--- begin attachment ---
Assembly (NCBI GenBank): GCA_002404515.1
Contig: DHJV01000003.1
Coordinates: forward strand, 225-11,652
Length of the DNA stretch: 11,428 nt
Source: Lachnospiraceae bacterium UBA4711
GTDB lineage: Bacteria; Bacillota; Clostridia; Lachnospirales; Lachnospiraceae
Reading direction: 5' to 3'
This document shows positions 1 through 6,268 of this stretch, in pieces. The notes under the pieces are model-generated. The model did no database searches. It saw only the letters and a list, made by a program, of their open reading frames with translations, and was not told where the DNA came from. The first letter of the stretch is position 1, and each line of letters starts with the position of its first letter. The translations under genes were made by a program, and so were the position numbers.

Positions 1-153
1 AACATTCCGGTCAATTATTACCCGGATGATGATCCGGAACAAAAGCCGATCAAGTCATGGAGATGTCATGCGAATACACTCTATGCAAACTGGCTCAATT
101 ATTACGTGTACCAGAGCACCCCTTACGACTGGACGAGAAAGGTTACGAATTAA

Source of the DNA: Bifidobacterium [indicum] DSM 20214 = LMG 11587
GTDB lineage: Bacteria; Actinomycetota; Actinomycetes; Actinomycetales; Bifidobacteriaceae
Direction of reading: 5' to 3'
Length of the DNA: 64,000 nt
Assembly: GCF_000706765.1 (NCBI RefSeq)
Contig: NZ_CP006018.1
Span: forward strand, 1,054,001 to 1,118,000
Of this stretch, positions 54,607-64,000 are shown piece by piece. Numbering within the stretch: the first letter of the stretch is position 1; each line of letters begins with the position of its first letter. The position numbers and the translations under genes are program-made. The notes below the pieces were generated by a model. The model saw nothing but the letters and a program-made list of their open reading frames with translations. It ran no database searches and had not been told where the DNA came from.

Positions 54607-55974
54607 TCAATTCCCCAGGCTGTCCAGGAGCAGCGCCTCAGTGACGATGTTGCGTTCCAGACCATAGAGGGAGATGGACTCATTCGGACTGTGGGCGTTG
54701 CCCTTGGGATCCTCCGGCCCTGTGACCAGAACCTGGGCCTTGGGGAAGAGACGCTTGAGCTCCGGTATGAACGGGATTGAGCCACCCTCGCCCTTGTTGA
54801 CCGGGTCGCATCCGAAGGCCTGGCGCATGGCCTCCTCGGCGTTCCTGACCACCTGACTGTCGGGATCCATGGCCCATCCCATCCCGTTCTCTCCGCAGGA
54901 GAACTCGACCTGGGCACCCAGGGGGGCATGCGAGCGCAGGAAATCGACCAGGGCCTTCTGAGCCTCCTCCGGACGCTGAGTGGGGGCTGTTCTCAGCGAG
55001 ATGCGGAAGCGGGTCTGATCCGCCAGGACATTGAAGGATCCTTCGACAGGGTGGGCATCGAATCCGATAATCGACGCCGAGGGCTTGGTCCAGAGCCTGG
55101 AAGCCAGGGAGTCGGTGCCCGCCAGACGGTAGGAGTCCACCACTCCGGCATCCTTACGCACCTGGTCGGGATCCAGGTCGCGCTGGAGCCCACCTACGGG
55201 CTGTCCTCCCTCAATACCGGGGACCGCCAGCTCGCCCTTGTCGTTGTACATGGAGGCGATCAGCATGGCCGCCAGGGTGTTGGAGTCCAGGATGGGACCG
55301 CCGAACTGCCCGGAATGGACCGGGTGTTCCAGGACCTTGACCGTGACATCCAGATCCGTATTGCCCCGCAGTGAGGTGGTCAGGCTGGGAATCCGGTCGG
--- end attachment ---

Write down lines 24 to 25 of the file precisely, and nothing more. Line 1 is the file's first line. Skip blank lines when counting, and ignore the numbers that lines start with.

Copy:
54901 GAACTCGACCTGGGCACCCAGGGGGGCATGCGAGCGCAGGAAATCGACCAGGGCCTTCTGAGCCTCCTCCGGACGCTGAGTGGGGGCTGTTCTCAGCGAG
55001 ATGCGGAAGCGGGTCTGATCCGCCAGGACATTGAAGGATCCTTCGACAGGGTGGGCATCGAATCCGATAATCGACGCCGAGGGCTTGGTCCAGAGCCTGG